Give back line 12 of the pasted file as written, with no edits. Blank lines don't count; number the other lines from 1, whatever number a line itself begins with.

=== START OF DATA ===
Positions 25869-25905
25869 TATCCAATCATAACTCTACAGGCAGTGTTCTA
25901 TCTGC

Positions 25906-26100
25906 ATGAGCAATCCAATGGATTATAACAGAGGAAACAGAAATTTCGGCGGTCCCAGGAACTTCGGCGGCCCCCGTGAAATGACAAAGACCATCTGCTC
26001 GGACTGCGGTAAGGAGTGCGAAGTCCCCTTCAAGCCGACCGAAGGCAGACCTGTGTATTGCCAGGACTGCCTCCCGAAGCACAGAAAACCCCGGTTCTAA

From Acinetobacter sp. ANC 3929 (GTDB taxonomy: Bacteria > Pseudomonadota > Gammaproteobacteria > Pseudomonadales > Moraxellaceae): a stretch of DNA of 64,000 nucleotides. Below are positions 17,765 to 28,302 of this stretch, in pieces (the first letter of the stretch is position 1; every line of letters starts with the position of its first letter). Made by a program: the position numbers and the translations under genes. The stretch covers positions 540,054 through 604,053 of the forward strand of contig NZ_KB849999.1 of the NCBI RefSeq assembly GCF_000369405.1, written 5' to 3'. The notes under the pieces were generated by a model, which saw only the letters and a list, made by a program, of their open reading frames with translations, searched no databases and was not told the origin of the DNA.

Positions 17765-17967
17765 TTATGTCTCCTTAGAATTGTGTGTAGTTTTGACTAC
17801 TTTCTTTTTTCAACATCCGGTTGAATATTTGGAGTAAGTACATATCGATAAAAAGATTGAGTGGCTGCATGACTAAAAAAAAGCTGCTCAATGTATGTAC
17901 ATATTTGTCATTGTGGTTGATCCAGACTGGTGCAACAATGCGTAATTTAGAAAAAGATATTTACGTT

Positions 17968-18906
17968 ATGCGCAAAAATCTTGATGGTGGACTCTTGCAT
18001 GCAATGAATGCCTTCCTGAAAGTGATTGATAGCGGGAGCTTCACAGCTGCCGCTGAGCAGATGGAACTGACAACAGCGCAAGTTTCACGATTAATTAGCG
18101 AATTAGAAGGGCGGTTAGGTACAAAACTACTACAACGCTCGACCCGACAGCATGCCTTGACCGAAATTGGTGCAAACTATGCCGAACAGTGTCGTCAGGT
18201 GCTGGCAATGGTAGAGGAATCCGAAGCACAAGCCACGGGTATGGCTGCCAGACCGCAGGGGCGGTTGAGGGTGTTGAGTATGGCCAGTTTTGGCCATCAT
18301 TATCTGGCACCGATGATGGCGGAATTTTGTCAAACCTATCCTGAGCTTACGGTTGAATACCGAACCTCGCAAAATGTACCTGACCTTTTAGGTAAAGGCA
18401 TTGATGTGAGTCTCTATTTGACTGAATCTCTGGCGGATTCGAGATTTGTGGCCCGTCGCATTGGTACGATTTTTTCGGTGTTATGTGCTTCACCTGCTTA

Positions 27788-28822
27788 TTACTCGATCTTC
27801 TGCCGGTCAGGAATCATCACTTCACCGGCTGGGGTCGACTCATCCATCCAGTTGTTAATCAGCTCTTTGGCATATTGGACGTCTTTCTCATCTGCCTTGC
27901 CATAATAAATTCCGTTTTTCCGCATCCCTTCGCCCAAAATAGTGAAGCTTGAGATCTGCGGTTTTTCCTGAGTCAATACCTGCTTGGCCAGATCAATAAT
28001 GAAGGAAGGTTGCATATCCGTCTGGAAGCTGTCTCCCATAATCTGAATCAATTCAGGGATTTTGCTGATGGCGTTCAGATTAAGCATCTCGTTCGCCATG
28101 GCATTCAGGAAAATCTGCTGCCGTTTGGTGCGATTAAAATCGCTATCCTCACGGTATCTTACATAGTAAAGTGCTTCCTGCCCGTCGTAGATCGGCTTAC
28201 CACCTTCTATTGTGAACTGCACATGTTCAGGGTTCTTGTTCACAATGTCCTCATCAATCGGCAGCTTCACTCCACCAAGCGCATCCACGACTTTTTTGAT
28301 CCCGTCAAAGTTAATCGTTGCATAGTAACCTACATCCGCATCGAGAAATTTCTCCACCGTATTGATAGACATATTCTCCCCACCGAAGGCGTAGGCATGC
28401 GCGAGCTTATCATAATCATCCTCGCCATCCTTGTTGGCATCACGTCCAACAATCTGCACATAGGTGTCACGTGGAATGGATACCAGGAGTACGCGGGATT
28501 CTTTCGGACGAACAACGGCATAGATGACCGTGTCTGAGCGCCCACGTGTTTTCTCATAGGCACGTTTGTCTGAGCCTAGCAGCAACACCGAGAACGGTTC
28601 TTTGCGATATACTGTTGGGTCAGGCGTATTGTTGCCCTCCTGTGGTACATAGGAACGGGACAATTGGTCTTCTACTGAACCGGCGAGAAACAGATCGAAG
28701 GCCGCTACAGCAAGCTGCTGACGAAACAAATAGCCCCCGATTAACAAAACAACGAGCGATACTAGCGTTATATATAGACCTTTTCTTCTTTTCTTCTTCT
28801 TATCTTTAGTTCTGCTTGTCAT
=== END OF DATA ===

Positions 17968-18906